Samuel Goldwyn Studios, circa 1938, where the Michelson Cinema Research Library was housed for many decades.

With $20,000 borrowed against her husband Harold’s life insurance policy, Lillian Michelson purchased the reference library in 1969. Over the next half-century, the Michelson Cinema Research Library had many homes. From the Samuel Goldwyn Studios it moved to the American Film Institute, then to Paramount Studios, and finally to Zoetrope Studios at the invitation of director, Francis Ford Coppola. Michelson later received an offer via Jeffrey Katzenberg to move the Michelson Cinema Research Library to the newly opened DreamWorks Pictures, where it remained until Lillian’s retirement due to health reasons 19 years later.

The Michelson Cinema Research Library includes some 5,000+ books dating back to the early 1800s; periodicals, 30,000+ photographs, and 3,000+ clipping files. In storage they filled some 1600 boxes on 45 pallets—enough to fill more than two 18-wheel tractor trailers. Its contents have now been moved for long-term preservation to the Internet Archive’s physical archive in Richmond, California.

In September 2020, Internet Archive Founder & Digital Librarian, Brewster Kahle, was on hand at the Internet Archive’s Physical Archive in Richmond, CA to accept the 1600 boxes of books, photos, clippings, and memorabilia from the Michelson Cinema Research Library. Michelson’s books were then shipped to one of the Internet Archive’s scanning centers to be digitized and ultimately made accessible to the public.

For six decades, Michelson’s research informed scores of Hollywood films, including The Right Stuff, Rosemary’s Baby, Scarface, Fiddler on the Roof, Full Metal Jacket, The Graduate and The Birds.

Harold & Lillian Michelson fueled the creativity of scores of directors, from Alfred Hitchcock to Mel Brooks, and their influence can be traced through countless Hollywood films.

Bringing this historic Hollywood design resource back to life—a largely digital life—can make it a global design resource for art directors, designers, filmmakers and researchers in search of information and visual inspiration. 

“Lillian Michelson opened my eyes to the importance of a research library to all aspects of motion picture production. At a time when the rich and deep research libraries created and maintained by the motion picture studios were being ‘given away’ or otherwise destroyed, Lillian was a beacon of light guiding us to consider them as treasure.”

Academy Award-winning director, Francis Ford Coppola
Harold & Lillian: A Hollywood Love Story” by director Daniel Raims chronicles the couple who became Hollywood’s “secret weapons,” empowering generations of filmmakers and designers to create their most iconic work.

The story of her long and creative union with renowned storyboard artist Harold Michelson was told in Harold and Lillian: A Hollywood Love Story, a 2015 documentary produced and directed by Daniel Raim and currently streaming on Netflix. (To honor this devoted Hollywood couple, the DreamWorks Pictures named the king and queen in Shrek 2 Harold and Lillian.)

Lillian Michelson will preside over a virtual ribbon cutting, panel discussion, and a screening of the documentary on Wednesday, January 27 from 4-6:30 PM Pacific time. There, she will unveil the first phase of her new digital library, available to the world via the Internet Archive’s digital platform, at https://archive.org/details/michelson. Sign up for the screening event here.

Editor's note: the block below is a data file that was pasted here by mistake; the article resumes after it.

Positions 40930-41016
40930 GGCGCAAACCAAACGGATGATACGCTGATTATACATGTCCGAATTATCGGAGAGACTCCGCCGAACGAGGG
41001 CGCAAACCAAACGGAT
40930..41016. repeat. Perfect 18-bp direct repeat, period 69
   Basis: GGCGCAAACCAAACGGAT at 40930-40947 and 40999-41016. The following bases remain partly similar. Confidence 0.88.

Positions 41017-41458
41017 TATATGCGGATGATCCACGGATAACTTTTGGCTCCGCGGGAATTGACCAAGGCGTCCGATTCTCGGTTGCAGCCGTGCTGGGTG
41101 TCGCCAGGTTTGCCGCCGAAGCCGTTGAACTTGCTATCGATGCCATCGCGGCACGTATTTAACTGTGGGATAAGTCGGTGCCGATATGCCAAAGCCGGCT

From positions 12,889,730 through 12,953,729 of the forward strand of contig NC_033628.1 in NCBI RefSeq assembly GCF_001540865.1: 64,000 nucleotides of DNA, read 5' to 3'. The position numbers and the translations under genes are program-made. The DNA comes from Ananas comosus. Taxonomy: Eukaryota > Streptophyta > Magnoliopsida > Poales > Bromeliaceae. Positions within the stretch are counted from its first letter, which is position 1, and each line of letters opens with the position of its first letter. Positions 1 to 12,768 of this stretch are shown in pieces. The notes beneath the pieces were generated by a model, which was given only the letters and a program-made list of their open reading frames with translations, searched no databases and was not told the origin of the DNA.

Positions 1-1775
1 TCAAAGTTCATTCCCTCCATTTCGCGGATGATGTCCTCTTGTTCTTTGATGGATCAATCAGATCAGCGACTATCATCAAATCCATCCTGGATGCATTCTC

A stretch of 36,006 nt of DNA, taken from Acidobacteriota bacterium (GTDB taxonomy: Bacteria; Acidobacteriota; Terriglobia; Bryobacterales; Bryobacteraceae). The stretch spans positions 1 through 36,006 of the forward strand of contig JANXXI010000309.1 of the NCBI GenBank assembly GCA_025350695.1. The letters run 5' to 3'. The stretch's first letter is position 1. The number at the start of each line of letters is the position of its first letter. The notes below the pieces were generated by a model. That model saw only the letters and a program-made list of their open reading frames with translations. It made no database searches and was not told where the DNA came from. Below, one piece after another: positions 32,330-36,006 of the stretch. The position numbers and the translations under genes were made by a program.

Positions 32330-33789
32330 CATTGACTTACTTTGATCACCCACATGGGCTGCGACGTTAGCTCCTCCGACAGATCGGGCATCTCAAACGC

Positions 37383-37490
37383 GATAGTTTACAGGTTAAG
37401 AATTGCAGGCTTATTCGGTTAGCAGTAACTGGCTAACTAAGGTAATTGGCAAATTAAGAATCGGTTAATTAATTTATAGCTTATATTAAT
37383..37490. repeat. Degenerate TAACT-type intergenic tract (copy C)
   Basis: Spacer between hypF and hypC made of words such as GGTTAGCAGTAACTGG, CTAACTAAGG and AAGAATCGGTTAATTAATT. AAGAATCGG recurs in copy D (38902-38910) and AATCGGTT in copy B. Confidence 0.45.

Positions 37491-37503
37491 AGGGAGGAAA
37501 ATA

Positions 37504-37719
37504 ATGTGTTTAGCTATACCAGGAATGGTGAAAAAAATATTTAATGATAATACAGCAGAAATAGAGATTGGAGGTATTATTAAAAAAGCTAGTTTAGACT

What Information Should we be Preserving in Filecoin?

The folks at Protocol Labs love their rockets. And outerspace. And exploration.

So when Filecoin, their cryptocurrency-fueled decentralized storage network launched recently, it was no surprise they called it Filecoin Liftoff. In the payload of that Filecoin rocket are treasures from the Internet Archive:

For 15 years, LibriVox has harnessed a global army of volunteers, creating 14,200 free public domain audiobook projects in 100 different languages. Where else can you listen to Jules Verne’s 20,000 Leagues Under the Sea in French, Spanish, English, German or Dutch…for free? Now, phrases of Shakespeare, Poe, Joyce and Dante will be stored across the Filecoin mainnet, broken into packets to be reconstituted when needed—perhaps in a new century.

The same destiny awaits the home movies, stock footage, educational and amateur films in the public domain, lovingly curated by the Prelinger Archives founder, Rick Prelinger. He encourages creatives to download and reuse these videos, creating countless new works like this one by musician Jordan Paul:

Now filmmakers and connoisseurs can sleep easier, knowing that a new, distributed copy of those films lives in the Filecoin network, (along with the main copy and multiple backups in the Internet Archive’s repositories.)

So what’s next Filecoin explorers?

Today, Protocol Labs and the Internet Archive are happy to announce the Filecoin Archives, a new community project to curate, disseminate and preserve important open access information often at risk of being lost. You can get involved in so many ways: by nominating information to be stored, uploading it to the Internet Archive, preserving the data as a Filecoin node while earning Filecoin for sharing your storage capacity.

What information should we be preserving? Please tell us!

How about 166,000 public domain books (60 terabytes) from the Library of Congress? Including 2100 texts about Abraham Lincoln and slavery?

Or Open Access Journal articles? (The Internet Archive has collected 9.1 million of them.)